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Coronavirus Update, Impact on Red Meat Sector

13 March 2020

Demand for red meat in China has been affected as a result of movement restrictions designed to control the spread of the disease and people avoiding restaurants and crowded public places.

*This is a joint statement from Beef + Lamb New Zealand and the Meat Industry Association.

There remains some disruption to the supply chain due to labour shortages in China, which has made it more challenging to get product from the ports into further processing establishments and retail. Port clearance times have also been slower than usual due to lower staffing levels.

However, Chinese authorities have given assurances that essential items such as food are being prioritised for port clearance. Feedback from the market also indicates that people are beginning to resume normal activities as the situation stabilises.

There have also been some issues with the availability of cold storage in China. Cold stores were already fairly full with Chinese New Year stock prior to the outbreak and are now are at full capacity in key ports, such as Shanghai and Tianjin.

However, there are indications some ports such as Dalian, Qingdao, Liaoning, Xiamen, Guangzhou and Shenzhen still have some space for refrigerated containers.

Unfortunately, the supply chain disruption impacting China ports/logistics is beginning to have downstream impacts on key transit ports in Asia that are essential to get product to other markets such as the Middle East and the European Union.

Some shipping lines are not confident they will be able to unload containers in China and are choosing to by-pass the country in favour of other Asian ports.

In New Zealand, meat processing companies are actively working to align their processing capacity with the ability to get product to market and manage inventories. Most are continuing to dispatch product to market or hold product in NZ.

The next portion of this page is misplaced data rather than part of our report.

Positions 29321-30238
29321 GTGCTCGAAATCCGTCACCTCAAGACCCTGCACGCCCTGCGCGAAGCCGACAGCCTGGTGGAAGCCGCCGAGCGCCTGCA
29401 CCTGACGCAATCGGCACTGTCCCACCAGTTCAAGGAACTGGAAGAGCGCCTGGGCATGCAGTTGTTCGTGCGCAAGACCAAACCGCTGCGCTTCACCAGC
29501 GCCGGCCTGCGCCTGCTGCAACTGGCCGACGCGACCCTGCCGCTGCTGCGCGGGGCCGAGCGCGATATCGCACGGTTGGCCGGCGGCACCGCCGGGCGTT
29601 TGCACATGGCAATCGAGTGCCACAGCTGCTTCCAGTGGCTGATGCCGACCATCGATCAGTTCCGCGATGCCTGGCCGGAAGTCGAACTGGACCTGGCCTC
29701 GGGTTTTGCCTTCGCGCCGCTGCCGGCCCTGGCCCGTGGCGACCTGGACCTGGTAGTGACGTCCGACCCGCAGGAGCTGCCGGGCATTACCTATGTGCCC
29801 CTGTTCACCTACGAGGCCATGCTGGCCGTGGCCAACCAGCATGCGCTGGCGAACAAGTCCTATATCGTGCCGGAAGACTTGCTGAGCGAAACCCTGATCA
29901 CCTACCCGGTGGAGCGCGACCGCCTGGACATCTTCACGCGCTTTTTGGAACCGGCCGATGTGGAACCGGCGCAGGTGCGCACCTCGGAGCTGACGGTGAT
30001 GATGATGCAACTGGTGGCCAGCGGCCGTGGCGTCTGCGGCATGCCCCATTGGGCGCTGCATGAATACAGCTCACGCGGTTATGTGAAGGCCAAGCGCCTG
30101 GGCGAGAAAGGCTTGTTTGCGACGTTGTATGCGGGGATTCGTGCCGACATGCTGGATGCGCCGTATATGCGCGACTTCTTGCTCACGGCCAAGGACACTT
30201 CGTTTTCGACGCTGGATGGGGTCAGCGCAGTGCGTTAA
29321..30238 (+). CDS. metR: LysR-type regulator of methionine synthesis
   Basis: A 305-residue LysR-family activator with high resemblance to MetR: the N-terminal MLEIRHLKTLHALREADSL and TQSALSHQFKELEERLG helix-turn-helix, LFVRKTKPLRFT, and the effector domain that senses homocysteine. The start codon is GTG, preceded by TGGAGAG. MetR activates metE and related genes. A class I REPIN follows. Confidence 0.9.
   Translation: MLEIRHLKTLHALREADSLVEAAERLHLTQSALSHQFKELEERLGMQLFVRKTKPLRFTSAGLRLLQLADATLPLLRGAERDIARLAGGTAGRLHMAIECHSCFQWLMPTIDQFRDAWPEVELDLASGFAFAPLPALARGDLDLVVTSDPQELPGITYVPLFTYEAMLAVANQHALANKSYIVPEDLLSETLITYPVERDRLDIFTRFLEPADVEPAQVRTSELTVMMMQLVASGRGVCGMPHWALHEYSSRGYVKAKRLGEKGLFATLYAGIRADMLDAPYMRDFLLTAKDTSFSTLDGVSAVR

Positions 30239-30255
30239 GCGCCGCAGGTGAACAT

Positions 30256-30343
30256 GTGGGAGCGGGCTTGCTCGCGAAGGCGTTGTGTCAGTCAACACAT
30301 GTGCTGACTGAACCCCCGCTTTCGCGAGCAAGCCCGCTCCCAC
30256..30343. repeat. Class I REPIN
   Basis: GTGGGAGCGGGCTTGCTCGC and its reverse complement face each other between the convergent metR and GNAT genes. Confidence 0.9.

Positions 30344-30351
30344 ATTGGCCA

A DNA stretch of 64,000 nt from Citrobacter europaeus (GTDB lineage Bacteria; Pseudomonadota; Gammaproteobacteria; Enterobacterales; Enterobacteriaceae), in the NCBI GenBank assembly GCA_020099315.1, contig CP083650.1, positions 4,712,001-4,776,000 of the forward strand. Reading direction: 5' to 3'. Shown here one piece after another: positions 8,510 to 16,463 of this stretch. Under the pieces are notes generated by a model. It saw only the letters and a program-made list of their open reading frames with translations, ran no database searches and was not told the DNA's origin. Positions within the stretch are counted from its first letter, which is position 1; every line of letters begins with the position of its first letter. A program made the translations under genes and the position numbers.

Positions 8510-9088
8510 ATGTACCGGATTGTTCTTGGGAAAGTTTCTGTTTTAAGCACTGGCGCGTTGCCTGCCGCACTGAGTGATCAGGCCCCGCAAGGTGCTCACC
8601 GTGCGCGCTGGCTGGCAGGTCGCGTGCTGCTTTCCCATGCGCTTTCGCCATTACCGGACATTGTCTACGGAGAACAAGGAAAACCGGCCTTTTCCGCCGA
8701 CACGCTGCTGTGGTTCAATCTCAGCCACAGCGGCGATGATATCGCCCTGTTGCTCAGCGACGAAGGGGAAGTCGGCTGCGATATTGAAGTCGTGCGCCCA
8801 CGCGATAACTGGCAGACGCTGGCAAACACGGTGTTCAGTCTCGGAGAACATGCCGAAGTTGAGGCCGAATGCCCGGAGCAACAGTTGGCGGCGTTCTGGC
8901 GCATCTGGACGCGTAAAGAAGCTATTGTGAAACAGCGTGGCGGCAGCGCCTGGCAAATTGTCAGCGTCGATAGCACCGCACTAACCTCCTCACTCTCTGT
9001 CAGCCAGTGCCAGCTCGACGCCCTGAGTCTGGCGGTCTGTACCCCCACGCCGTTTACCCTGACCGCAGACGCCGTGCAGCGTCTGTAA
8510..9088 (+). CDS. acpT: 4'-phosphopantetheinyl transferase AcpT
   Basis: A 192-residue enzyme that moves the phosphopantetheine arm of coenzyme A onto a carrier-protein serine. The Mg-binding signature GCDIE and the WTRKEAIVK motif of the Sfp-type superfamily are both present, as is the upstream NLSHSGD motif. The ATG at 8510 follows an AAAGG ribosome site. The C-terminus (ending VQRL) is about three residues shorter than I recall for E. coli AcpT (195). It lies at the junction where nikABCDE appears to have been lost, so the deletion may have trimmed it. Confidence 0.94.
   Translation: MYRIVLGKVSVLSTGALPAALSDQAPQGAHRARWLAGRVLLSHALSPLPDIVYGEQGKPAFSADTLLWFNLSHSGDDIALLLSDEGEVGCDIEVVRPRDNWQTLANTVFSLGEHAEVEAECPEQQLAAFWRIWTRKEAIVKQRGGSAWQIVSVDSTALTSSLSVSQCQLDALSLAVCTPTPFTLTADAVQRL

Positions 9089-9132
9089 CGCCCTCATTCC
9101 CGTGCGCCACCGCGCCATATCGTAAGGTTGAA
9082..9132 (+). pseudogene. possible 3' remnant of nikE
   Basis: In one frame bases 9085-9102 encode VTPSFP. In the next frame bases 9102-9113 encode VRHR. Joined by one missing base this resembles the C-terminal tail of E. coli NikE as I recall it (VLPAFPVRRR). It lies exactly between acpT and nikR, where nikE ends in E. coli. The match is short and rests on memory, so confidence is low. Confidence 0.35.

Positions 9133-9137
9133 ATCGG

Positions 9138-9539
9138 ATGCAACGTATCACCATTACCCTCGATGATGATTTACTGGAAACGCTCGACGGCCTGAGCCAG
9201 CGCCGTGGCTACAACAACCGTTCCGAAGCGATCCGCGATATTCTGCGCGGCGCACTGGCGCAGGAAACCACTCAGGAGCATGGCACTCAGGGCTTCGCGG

Product is also being diverted to other markets where possible and there has been an increase in trade to markets such as the United Kingdom, the EU, the United States and Saudi Arabia for sheepmeat and the US, Canada, Taiwan and Indonesia for beef.

While market diversification helps to alleviate some of the pressure, it is important to note that most meat exporters from other countries are facing similar challenges and this has put downward pressure on pricing.

The dry conditions in parts of the country are also causing pressure on processing. Processing plants are working at capacity and animals are being moved to other plants to help ease the load where possible.

The Coronavirus situation has led to global pricing volatility and uncertainity in the markets. Interestingly, in China there has been a shift to purchase red meat on-line as people choose to cook at home. Ongoing social media analysis by B+LNZ suggests that consumers are “experimenting” with new recipes and looking to try cooking beef and lamb dishes in their homes.

They are also looking more closely at the health/nutrition benefits of food, which may further benefit NZ grass-fed red meat exports. In the long-run, we may see Chinese consumers once again looking at imported product as the preferred choice in terms of safety and quality.

It’s important to remember the long-term outlook for the red meat sector remains positive and the underlying demand for protein is still strong.

TheSheepSite News Desk



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